The hemicellulose fraction represents approximately one-fourth of woody biomass and has the potential to be converted into value-added products such as ethanol. Hemicellulose can be extracted from wood using alkaline chemicals at high temperature and pressure without degrading the cellulose fraction of wood. The resulting extraction liquor is a dilute stream containing oligosaccharides, lignin and acetyl groups from the wood, and sodium derived from the alkaline treatment. The solution does not contain high enough sugar concentrations for direct fermentation into ethanol to be economically viable because too much energy would be needed to distill the final product. To increase the sugar available for ethanol fermentation, two concentration methods were investigated: thin film evaporation and tangential flow membrane filtration. Evaporation was able to increase sugar content, but also increased sodium and acetyl content, which proved toxic to fermentation. Membrane filtration was able to concentrate only the oligosaccharide and lignin without affecting the sodium or acetic acid concentrations.
Characterization of Mechanically and Enzymatically produced Nanometer Scale Cellulose fibers from Wood pulp
Nazia Siddiqui, Graduate Seminar Friday March 28th, 2008
2:10pm – 100 Jenness Hall
With a goal of producing cellulose nanofibrils on a large scale in an energy efficient manner, both mechanical and enzymatic processing was used to produce nanometer scale cellulose fibers from wood pulp.
Extraction of Hemicellulose from Wood: Achieving an accurate Mass Balance
Presentation by Rory Jara
Advisor: Adriaan vanHeiningen
Graduate Seminar Friday March 21st, 2008
2:10pm – Jenness Hall, Room 100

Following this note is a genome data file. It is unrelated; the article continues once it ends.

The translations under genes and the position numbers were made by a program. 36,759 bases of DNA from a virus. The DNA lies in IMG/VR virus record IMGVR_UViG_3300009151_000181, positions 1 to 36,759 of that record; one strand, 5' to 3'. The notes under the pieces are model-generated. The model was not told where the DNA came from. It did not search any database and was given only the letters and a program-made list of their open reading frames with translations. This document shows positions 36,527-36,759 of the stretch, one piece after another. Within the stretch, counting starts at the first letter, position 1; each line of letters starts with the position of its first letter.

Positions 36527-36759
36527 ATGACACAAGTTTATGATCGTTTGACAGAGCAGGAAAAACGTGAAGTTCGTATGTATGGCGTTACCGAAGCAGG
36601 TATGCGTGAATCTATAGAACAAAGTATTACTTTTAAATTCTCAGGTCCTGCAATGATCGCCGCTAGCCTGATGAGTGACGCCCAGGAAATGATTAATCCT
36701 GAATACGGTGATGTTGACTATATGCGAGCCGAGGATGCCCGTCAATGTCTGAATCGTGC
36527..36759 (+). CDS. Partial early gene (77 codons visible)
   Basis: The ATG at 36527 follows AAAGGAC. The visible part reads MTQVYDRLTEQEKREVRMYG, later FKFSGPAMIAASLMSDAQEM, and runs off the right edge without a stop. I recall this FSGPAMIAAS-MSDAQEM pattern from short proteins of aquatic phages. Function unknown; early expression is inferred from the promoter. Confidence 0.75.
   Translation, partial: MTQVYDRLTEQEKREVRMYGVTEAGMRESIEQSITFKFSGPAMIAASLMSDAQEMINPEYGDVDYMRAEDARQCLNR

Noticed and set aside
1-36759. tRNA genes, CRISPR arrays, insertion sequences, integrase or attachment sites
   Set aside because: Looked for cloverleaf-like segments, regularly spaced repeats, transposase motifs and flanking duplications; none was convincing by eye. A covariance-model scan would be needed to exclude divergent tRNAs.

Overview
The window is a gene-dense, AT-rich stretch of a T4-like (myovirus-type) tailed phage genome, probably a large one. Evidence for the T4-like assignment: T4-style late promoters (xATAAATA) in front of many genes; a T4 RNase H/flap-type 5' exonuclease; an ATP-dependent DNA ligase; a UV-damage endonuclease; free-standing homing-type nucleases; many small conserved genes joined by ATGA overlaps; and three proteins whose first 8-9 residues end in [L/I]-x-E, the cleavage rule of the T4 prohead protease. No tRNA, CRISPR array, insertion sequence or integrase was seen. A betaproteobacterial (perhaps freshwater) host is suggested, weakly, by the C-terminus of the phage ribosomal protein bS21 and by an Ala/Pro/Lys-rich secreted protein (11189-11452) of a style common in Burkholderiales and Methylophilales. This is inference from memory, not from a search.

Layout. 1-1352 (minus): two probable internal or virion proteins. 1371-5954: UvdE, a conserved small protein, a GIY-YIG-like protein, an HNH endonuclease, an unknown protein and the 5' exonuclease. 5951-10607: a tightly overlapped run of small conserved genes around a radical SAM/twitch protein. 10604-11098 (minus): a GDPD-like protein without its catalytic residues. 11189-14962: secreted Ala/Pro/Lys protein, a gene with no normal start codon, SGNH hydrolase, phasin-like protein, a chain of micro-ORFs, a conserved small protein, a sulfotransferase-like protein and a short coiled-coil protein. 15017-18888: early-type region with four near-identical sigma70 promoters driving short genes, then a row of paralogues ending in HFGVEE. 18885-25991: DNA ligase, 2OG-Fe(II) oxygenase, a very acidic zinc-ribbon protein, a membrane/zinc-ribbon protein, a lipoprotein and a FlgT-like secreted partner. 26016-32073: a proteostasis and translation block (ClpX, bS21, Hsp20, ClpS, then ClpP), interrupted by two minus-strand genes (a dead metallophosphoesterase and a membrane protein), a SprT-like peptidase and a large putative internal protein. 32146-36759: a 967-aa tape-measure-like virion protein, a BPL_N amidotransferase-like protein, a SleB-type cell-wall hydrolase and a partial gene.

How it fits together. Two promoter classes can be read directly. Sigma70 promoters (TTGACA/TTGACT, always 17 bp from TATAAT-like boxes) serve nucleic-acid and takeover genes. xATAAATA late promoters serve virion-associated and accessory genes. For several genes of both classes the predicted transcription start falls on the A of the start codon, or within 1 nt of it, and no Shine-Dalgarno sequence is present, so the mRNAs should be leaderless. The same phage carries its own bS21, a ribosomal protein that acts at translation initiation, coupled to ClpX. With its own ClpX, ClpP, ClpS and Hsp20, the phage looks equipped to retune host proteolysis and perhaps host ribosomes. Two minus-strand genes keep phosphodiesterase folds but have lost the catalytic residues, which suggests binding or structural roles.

Hemicelluloses can be extracted from biomass using different technologies. Some of them partially degrade cellulose during the process such as with steam explosion and dilute-acid pre-extraction. Because of the heterogeneous composition of biomass (cellulose, hemicelluloses and lignin), hemicelluloses can not be extracted selectively and lignin and cellulose also are present in the final liquor. The interest of transforming pulp mills into an Integrated Forest Biorefinery (IFBR) is increasing nowadays due global and local concerns. The aim of this new concept is the removal of approximately 10% based on the original wood while minimizing cellulose degradation during the process. Then, the extracted hemicelluloses may be used for production of valuable by-products such as ethanol, acetic acid or polymers, while the extracted wood is converted into traditional forest products such as oriented strand board and paper. The present work is focused on extraction of hemicelluloses using hot water. In order to understand the chemistry of the process an accurate mass balance is of high importance. Several chemical analysis methods are involved in the determination of all components in the solid and liquid phases after extraction. The mono-sugar composition of both the extracted wood phase and the liquid phase were determined by HPAEC. The total lignin content was determined as the sum of the precipitated lignin and that remaining in the liquid phase. The precipitated lignin was determined gravimetrically and that in the liquid phase by UV-Vis Spectrometry. The acetyl group content was determined as acetic acid by HPLC analysis. Degradation products such as furfural and hydroxymethylfurfural (HMF) were also determined by HPLC. The gravimetric extraction yield was calculated by comparing the amount of oven dry extracted wood before and after extraction. This presentation will review technologies for the extraction of hemicelluloses from biomass. Also, overall and wood component (lignin, hemicellulose and cellulose) mass balances will be presented for different extraction conditions during the hot water extraction process. Difficulties to obtain an accurate mass balance will be discussed.